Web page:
b.O.s. 21.1 / Blur 18 / Jordana Moore Saggese

A prompt, a parameter, a choreography, Black One Shot (b.O.s.) has been our ongoing concentration on the art of blackness. We value the complications, ambiguities, and ambivalences on which the art of blackness thrives. As we’ve said, our physics of black study amplifies the critical resonance of objects (centripetal) over the insistence on what objects must do (centrifugal). X = Object love + art of blackness criticism ≅ disassociate, distend, demand, refract, rejoice. Solve for X in no more than 1000 words.

b.O.s. will run the course of summer 2022 for five consecutive weeks. We invite you to follow and share hard. Thanks to all the contributors and special thanks to Alexandra Kingston-Reese and Wiktoria Tunska.

—Lisa Uddin and Michael Boyce Gillespie (Editors)

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Sandra Brewster, Blur 18, 2017. Photo-based gel transfer on archival paper, 40 x 35 inches. Photograph courtesy of the artist. 

A photograph of a body looms before us. Cut just at the torso we are only able to view the bust of the figure, positioned in a quasi-traditional, three-quarter view. There is no indication of interior space, just a yawning expanse of grayish white surrounding the contrasting Black head, neck, and shoulders. They wear a light-colored shirt with sleeves exposing the upper arm. Where one would expect stasis, this image instead evokes movement as the head moves quickly in front of the camera back-and-forth, back-and-forth, as if (in a Western context, at least) shaking their head no. The centrifugal force created by this gesture of refusal pushes the hair of this figure outward. The individual locks organize into a series of lines, thicker where they attach to the head and thinning as our eye moves along their lengths, almost themselves absorbed into the white ground of the larger composition. Attached to archival paper via a gel-transfer process, Blur reveals the scratches, creases, and tears of its movement from one surface to another. We can detect the material evidence of this transfer and the points at which the image itself (and perhaps even this figure) either resisted or accepted the new surface.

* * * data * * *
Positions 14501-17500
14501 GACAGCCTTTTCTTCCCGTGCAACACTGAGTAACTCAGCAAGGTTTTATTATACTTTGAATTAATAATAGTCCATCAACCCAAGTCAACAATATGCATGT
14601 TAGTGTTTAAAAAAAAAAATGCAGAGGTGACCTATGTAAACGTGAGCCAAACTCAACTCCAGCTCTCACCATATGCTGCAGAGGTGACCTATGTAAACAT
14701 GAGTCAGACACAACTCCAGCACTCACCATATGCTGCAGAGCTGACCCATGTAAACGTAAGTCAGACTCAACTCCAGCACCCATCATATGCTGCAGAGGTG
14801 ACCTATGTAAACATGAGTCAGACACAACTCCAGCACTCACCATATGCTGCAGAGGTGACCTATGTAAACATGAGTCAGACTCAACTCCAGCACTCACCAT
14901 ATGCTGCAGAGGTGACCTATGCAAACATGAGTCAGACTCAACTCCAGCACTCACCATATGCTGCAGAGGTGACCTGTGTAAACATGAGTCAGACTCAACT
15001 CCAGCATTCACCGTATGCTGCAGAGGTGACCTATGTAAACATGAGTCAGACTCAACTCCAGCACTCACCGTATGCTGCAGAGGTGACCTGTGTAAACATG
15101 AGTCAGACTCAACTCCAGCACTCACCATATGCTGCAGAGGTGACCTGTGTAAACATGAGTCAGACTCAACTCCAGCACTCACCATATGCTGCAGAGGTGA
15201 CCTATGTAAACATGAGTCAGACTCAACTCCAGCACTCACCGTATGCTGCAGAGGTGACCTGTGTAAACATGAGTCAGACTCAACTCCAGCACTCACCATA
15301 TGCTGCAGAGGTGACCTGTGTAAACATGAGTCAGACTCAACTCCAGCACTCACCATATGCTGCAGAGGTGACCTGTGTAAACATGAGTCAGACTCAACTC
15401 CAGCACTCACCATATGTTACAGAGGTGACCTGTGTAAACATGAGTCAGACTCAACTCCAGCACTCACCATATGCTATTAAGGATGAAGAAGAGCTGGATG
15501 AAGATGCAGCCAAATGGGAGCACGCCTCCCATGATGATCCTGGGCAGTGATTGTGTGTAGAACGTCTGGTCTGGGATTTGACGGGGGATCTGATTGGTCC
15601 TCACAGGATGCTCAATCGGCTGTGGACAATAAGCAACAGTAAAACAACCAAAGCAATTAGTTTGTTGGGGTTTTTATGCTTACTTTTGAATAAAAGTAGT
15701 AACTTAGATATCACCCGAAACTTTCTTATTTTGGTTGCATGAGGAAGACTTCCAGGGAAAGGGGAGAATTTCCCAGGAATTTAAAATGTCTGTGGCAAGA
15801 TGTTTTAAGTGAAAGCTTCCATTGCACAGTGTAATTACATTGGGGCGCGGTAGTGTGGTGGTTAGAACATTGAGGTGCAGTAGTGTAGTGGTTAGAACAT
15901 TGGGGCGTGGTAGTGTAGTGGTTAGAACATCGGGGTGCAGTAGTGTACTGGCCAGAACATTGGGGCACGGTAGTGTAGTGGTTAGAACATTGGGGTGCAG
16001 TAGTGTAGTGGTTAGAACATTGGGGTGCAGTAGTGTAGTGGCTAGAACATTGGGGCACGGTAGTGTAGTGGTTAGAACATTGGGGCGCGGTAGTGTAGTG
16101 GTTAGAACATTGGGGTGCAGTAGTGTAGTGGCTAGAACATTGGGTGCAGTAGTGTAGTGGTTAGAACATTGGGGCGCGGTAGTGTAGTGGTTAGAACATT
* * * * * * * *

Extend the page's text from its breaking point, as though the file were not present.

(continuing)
Most of the works by Toronto-based artist Sandra Brewster draw on personal experience, focusing specifically on the presence and experience of Black people in Canada.  Many interpretations of Brewster’s visual practice highlight its connections to an African diaspora, the movement of people, like those in Brewster’s own family, from one place to another.

Brewster herself has discussed the gel-transfer process that she uses as a material analogue to diaspora; it “being similar to what happens when a person migrates from one place to another.” 1 The process requires coating a printed image in acrylic gel, allowing the medium to cure, and then soaking the print with water to transfer the image onto another surface, which in Brewster’s case is the wall of a gallery or a piece of archival paper. The transfer of each photographic image from one surface to another permanently alters the image. The scratches and tears that remain on the new surface testify to their movement. For a recent installation at The Power Plant Contemporary Art Gallery in Toronto, for example, Brewster installed photographic collages of the landscapes of Guyana (the place of her parents’ birth) and Canada (where she was born) onto the gallery walls of the light-flooded Fleck Clarestory. As viewers move through the hallway they are themselves placed in interstitial, and somewhat ambiguous, space between the walls, and between worlds. Brewster’s process and the manipulation of the image in these ways highlight the difficulties inherent in locating (or “fixing”) a Black subject.